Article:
Votes: The Registrar’s office received thousands of mail ballots on or after election day and is in the process of counting them all. Courtesy photo

The LA County Registrar-Recorder/County Clerk’s Office released a surprise batch of election results Thursday evening, totaling around 150,000 of the nearly 1 million ballots estimated to be outstanding.

It was difficult to count precisely how many of those ballots were cast by Santa Monica voters, but overall a few thousand ballot results appeared to have been added to the local tally, though most of them did little to move the needle on previous results.

Measure SMC, the $375 million college bond, was one beneficiary of additional votes. The latest results flipped the bond into the “yes” category with 55.2% of votes cast in favor and a threshold of 55% needed to be approved. Only about 2,500 votes separated the two sides and it was still too early to know how that race would end.

The latest update showed city council frontrunner Caroline Torosis maintaining her lead, now with 9,670 total votes. The other top vote-getters were fellow newcomer Jesse Zwick, now with 8,561 votes and incumbent Lana Negrete with 6,360 votes. 

In the latest counting, progressive candidate Natalya Zernitskaya surged up to fourth place at 5,797 votes, just 20 votes ahead of Change Slate candidate Armen Melkonians, who also moved up in rank. Close behind Melkonians was Ellis Rakin (5,714) rounding out the close field of frontrunners. Behind Raskin were Whitney Bain, Albin Gielicz, Troy Harris, Samantha Mota, Jonathan Mann and Arthur Jeon.

With a high percentage of ballots still estimated to be outstanding, the race was still too early to call, even with Torosis maintaining a consistent lead.

A similar story was unfolding in the school board race, with the four frontrunners maintaining their hold on the four open seats. Incumbents Laurie Lieberman and Richard Tahvildaran-Jesswein were in the two top spots after the additional data was released Thursday, followed by Stacy Rouse and Alicia Mignano.

One of the few races that could be called was Measure CS, increasing citywide transient occupancy tax. As of the latest count, that measure had earned 14,766 “yes” votes to 5,550 “no” votes, making that race a win for the “yes” camp.

Both rent control measures on the ballot were virtually unmoved by the influx of new votes, with a little over 57% of voters approving limitations on rent control increases (capped at 3% annually) and strengthening the power of the Rent Control Board to freeze increases during declared states of emergency.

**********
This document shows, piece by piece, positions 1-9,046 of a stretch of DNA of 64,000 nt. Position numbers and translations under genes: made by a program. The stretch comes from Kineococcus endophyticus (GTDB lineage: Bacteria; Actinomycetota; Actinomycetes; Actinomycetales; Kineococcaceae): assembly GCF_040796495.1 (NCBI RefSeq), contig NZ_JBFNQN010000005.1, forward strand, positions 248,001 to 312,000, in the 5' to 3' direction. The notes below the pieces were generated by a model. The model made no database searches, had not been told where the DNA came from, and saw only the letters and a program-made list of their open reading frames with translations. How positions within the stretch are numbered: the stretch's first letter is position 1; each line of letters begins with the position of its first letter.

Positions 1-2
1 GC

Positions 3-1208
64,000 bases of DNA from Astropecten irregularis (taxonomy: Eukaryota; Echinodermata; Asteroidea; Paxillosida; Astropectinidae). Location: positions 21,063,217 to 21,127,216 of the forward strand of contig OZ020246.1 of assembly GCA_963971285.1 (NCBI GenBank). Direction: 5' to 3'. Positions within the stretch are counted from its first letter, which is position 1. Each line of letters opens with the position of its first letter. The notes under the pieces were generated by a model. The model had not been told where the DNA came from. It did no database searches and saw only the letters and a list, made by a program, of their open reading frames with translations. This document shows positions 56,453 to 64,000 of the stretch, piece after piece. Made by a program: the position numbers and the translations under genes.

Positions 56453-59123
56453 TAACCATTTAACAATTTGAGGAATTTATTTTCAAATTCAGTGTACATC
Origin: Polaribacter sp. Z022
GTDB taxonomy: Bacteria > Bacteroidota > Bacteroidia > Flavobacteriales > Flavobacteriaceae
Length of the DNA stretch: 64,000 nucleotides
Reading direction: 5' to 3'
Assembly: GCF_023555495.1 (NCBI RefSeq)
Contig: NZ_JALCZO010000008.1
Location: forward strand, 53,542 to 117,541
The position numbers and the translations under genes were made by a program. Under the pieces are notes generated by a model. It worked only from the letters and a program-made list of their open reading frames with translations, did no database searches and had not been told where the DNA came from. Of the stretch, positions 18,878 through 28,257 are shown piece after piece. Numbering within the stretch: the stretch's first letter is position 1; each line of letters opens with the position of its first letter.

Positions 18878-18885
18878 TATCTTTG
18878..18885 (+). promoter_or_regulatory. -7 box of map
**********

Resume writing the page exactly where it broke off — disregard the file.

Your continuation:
As for Measure HMP, imposing a business tax on licensed cannabis businesses, voters remained in favor at a rate of 66% “yes” to 33% “no.” 

The two potential property transfer tax measures were still close, although the smaller of the two, Measure DT, inched closer to the grave, maintaining just 34% of yes votes, with 66% of voters opposed. The other property transfer tax, Measure GS, was still eking out a narrow victory as of the latest count: 52% in favor, 48% opposed. Just 800 votes separated the two.

Other notable races also remained unchanged.

Current LA County Sheriff Alex Villanueva continued to trail behind former Long Beach Police Chief Robert Luna. Luna had 770,000 votes; Villanueva, 563,000.

Measure A, giving supervisors the ability to remove a sheriff “for cause,” held a strong lead with nearly 70% of votes cast in favor.

In the contest to replace Sheila Kuehl as Third District Supervisor, State Senator Bob Hertzberg and West Hollywood City Councilmember Lindsey Horvath remained in close competition, though Hertzberg remained narrowly ahead. Hertzberg was holding onto a slightly diminished lead with 50.28% of votes cast, leaving Horvath with 49.72% of votes. Just 1,646 votes separated the two candidates, in a district representing about 2 million residents.

Traci Park held her lead over Erin Darling for the LA City Council District 11 race, earning about 55% of votes to Darling’s 45%. The winner of that race will represent the City of Los Angeles council district surrounding Santa Monica on three sides.

For LA Mayor, Rick Caruso also maintained a narrow lead over Karen Bass — fewer than 3,000 votes separated the two candidates.

The latest data release brought the total countywide vote count to 1,452,192. In total, the Registrar’s Office anticipated a complete turnout of around 2,324,393, meaning there were still more than three-quarters of a million ballots expected to be processed, with the next update scheduled for Tuesday, Nov. 15. 

The total number of votes cast in Santa Monica remained unavailable as the county continued tabulating ballots.

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